A ruptured ovarian cyst typically causes severe pain that comes on suddenly. This most commonly occurs in the mid-menstrual cycle and often happens following sexual intercourse or exercise.
What Causes Ovarian Cancer vs. Ovarian Cysts? Are They Genetic?
Causes of Ovarian Cancer
In most instances of ovarian cancer, there is no identifiable cause; however, family history does play a role.
- The lifetime risk for U.S. women of developing ovarian cancer is low.
- If one first-degree relative -- a mother, sister, or daughter -- has the disease, the risk increases.
- The risk can climb to 50% if two first-degree relatives have the disease.
- If a woman has ovarian cancer and her daughter develops ovarian cancer, the daughter will probably develop the cancer at a relatively young age (younger than 60 years old).
Ovarian cancer has been linked with three hereditary syndromes.
1. Breast-Ovarian Cancer Syndrome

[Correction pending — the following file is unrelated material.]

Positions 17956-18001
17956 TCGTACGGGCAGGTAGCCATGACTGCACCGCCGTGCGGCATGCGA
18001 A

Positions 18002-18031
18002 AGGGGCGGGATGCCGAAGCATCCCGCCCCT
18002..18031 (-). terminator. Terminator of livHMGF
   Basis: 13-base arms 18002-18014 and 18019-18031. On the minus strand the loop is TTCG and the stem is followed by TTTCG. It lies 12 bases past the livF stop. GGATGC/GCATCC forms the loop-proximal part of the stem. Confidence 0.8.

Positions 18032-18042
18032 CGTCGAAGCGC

- Breast-ovarian syndrome is a mutation in a gene called BRCA1 that has been linked to an increased risk of both breast and ovarian cancer. Some women who have this mutation develop ovarian cancer.
- Another mutation involving the BRCA2 gene increases the risk of ovarian cancer, but to a lesser degree. These mutations are hereditary, meaning that they can be passed from one generation to the next.
Clues that may indicate the presence of these mutations include:
- Family members who have ovarian cancer or breast cancer (especially those who are diagnosed with these cancers when younger than 50 years)
- A relative with both breast and ovarian cancer or a male relative with breast cancer.
Development of more precise estimates of cancer risk and better genetic testing for carriers of these genes is taking place.
2. Hereditary Nonpolyposis Colorectal Cancer (HNPCC) Syndrome (Lynch Syndrome II)
Hereditary nonpolyposis colorectal cancer is a genetic syndrome that has been dubbed "family cancer syndrome," and is associated with colon cancer developing in people younger than 50 years old. Other organs that can be involved include the uterus, ovary, breast, stomach, and pancreas.